How we got started in Publishing: Leyla Mehmet
Posted on July 29, 2020 in UK
Leyla Mehmet, KCL English student, shares her first experiences of the publishing industry
I’m Leyla, a soon to be a third-year student who is studying English and has absolutely loved studying a wide variety of literature whilst at university. I’m hoping to enter the publishing industry upon graduation next year, and am especially interested in marketing, publicity, and editorial roles, but am also open to other areas. In this blog post I will be detailing my experiences of learning more about the industry, attempts to upskill myself, and why I think publishing is special.
Upon having my only publishing work experience cancelled and having a large amount of free-time due to finishing my second year of university and Covid-19, I have been focusing on learning more about the industry and upskilling myself in Excel, Adobe InDesign, and even proofreading. There have also been a lot of online events that have hugely increased my knowledge of the industry, organised by the different SYP branches and BookMachine in particular. My favourite events so far have been SYP Southwest’s ‘Publishing for Everyone Online Convention’ back in May, BookMachine’s ‘Talking Audio’ event that happened in mid-June, and SYP London’s event ‘How to Get into Publishing’ at the end of June which was powered by BookMachine. These events have each taught me something interesting about the industry, such as trends, or even application tips. I have really enjoyed attending these and using them to inform many of my blog posts where I detail the top takeaways from these events to help others if they couldn’t attend it or want summarised notes to return to. You can find by blog here.
Additionally, I have focused on building new connections with individuals within the industry and seeking to enter the industry, as well as promoting my blog posts, on Twitter. This has allowed me to get a clear sense of how the publishing community are very approachable and helpful. A specific example I have of this is when I was worried about my decision to not do a dissertation for my third-year, instead choosing two modules, and many people within the publishing industry got back to me and re-assured me that it wouldn’t affect me in the future as they were not asked in interviews if they had done a dissertation. Many have also been very supportive of my blog posts, especially of those that detail my top takeaways from different events, by liking, re-tweeting, or even commenting on my tweets of these posts. It’s nice to have a place where I can learn more about the industry and also connect and interact with others.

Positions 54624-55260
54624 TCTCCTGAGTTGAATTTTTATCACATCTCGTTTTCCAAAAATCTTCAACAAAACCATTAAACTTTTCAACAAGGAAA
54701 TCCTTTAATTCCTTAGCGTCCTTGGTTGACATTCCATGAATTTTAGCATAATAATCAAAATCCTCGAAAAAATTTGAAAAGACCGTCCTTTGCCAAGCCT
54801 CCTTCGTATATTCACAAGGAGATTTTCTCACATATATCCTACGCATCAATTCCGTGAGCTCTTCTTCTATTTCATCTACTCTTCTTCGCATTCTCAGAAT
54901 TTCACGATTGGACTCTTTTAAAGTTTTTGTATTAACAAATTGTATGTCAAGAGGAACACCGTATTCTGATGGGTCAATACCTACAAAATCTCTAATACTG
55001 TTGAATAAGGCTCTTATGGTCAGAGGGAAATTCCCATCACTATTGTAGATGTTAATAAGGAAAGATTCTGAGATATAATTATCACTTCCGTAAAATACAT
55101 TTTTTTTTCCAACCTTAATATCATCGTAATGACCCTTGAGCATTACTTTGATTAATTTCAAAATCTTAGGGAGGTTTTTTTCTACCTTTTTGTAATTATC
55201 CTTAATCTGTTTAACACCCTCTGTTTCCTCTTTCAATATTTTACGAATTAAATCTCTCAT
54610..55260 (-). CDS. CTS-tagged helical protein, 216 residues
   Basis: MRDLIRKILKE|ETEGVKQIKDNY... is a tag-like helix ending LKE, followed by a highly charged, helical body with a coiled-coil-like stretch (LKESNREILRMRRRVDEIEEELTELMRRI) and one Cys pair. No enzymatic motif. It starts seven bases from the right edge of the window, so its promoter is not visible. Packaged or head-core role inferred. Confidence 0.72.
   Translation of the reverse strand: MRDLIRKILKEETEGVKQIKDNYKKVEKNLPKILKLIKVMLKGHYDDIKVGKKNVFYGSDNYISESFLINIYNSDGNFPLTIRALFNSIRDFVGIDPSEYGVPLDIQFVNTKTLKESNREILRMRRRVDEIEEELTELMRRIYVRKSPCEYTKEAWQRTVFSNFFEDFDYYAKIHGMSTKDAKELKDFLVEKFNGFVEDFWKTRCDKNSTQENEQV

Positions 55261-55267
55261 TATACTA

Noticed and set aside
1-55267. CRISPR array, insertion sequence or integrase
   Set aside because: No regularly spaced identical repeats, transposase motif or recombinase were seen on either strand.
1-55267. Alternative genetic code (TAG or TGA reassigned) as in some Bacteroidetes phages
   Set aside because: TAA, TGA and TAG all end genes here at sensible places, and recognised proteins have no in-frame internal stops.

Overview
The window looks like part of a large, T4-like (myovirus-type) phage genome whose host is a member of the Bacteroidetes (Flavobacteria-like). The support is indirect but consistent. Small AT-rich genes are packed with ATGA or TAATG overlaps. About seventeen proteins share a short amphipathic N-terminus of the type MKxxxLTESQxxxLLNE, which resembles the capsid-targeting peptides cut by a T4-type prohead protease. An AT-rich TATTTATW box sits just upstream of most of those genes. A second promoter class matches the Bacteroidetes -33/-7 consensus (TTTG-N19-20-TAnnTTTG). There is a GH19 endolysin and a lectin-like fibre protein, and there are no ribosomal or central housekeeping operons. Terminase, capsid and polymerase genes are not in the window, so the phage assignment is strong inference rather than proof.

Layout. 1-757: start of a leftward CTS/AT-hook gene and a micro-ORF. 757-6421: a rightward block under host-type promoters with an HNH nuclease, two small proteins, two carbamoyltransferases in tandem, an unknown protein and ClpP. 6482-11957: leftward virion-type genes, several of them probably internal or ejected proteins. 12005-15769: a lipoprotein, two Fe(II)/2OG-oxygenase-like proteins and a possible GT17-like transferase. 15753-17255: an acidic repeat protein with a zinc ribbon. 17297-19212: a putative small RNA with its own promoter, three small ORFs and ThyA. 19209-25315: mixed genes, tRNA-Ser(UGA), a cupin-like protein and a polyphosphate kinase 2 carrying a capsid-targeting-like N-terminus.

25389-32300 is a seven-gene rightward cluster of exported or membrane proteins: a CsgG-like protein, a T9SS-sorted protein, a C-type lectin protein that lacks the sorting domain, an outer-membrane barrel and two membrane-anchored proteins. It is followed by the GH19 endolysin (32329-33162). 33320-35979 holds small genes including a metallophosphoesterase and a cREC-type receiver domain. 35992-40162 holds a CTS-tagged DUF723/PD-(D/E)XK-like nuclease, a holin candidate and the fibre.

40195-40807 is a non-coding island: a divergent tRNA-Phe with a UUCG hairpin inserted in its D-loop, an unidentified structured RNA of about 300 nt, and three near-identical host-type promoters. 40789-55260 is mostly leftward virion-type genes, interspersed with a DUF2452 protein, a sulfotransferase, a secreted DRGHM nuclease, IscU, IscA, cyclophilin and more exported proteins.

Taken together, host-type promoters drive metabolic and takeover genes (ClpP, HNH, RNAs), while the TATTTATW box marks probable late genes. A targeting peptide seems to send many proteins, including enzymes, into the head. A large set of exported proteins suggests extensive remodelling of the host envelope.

Publishing is special to me for many reasons. Books have played an important role throughout my life, both relating to my studies and other elements like entertainment, but also escapism. I have seen the positive effects they have had on my three-year old nephew, who has learnt the alphabet, the names of animals, colours, and other important learnings, all through books and reading. We forget that reading has played this important role I speak of from our early lives and the importance of children’s publishers in not only this education, but also creating a love for literature as your reading abilities advance through different ages and you move up in book difficulty. Then, as you get older and choose your own subjects or what you do in your free time, it’s up to you to decide whether you want to continue to read books or not. For me, I couldn’t imagine my life without books playing huge role in it, but it is of course personal preference. From editing, to production, to sales; the publishing industry and all of its roles are crucial.
Yet, I want to leave this post with how, although the publishing industry is wonderful, it is also very competitive to get a career in, which is something that does worry me. Work experience and internships are needed for applications, yet they are also really hard to obtain, and many are unpaid; made even harder now by Covid-19. There are additionally changes needed for the publishing industry, particularly in terms of diversity, inclusivity and accessibility. The publishing industry is fantastic, but it isn’t perfect; change is needed, but this can be achieved. These conversations are happening, people are advocating for change and drawing large amounts of attention on these issues. With these people, I believe that the publishing industry can become even more great. I’m really looking forward to continuing my learning of the industry, writing more blog posts, and interacting with others!